I never expected to work on a show based on a toy line, but I accepted the project based on my sincere childhood love of the toy and Hasbro’s desire to create an entertaining show that is not just a long toy commercial. When I took the job, I braced myself for criticism, expecting many people–without even watching the show–to instantly label it girly, stupid, cheap, for babies or an evil corporate commercial. I encourage skeptics like this to watch My Little Pony: Friendship is Magic with an open mind. If I’m doing my job right, I think you’ll be surprised.

Lauren Faust is creative steward/executive producer of My Little Pony: Friendship is Magic

Top: Original drawings of My Little Pony: Friendship is Magic characters by Lauren Faust.


  1. I love you so much Lauren. You are simply the best. Their whole crap load article, about racism and what not was the main unpositive review of this show in existence. Then you go and write this and they even publish on the very same website. You…are….awesome.

  2. I’m a 23-year-old slightly tomboyish pegasister with a nine year relationship with a guy and who sees the rainbow as a promise this world will never be buried under water again. Since comments are disabled on that blog, I’d thought I’d make that declaration of pride here, instead.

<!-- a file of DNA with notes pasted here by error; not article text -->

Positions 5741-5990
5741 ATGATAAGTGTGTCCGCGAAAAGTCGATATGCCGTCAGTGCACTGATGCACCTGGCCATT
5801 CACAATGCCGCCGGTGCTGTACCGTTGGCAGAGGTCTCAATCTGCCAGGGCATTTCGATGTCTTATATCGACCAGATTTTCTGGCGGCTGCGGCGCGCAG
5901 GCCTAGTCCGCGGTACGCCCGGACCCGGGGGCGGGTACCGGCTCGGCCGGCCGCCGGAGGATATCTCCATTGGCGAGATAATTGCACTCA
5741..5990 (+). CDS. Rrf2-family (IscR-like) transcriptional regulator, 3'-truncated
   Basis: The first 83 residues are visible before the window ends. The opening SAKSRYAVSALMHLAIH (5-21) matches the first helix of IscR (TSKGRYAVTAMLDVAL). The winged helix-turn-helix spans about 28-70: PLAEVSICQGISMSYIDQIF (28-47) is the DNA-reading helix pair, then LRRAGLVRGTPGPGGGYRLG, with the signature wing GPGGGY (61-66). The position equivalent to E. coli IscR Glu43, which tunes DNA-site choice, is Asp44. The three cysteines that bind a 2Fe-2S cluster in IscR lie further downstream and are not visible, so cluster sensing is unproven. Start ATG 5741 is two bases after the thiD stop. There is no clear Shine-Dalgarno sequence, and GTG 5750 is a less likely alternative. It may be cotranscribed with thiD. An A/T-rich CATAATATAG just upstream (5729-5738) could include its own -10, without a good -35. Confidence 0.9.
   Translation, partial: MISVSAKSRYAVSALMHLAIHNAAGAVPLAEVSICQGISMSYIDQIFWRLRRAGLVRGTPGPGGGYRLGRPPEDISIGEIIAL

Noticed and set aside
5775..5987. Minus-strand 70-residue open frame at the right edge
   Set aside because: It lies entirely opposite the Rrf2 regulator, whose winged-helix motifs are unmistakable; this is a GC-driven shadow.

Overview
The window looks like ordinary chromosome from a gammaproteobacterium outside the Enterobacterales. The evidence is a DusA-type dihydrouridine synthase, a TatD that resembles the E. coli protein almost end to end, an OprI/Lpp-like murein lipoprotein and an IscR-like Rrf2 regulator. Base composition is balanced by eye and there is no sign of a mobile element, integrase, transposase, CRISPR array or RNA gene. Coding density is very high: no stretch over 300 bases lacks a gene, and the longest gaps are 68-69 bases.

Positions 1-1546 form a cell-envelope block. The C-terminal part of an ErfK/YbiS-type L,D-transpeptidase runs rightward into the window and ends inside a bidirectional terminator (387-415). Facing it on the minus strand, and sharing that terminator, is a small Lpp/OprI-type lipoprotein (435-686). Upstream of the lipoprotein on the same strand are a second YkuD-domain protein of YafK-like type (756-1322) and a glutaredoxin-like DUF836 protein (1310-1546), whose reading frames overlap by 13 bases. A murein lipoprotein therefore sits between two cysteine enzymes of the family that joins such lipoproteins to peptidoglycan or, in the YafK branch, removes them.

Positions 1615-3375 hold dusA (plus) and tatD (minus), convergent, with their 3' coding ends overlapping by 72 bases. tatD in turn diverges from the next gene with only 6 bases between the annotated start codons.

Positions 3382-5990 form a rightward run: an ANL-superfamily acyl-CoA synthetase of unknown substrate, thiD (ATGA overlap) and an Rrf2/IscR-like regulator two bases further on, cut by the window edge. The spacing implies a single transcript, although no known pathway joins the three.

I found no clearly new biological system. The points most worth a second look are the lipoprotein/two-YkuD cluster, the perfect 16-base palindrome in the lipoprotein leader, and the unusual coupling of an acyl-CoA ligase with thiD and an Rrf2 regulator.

Lauren, I love this show. I have a four-year-old niece who also loves this show. I can talk ponies with her. Growing up, I wasn’t exposed to MLP very much because I don’t recall having a specific interest in it that I remember. This show is pretty much helping me enjoy something I missed. I had to facepalm at the utter stupidity that writer showed in her article. She brings to mind two specific tropes from TV Tropes: Did Not Do The Research and Completely Missing The Point. I sure as heck hope she has seen the show since she wrote that blog and started getting charbroiled over it. I’ve seen worse (and I use the word loosely because I’m a fan of said “worse” shows) and they are different media geared to teens. Ritcher should be looking at those if she really feels the need to demonize something.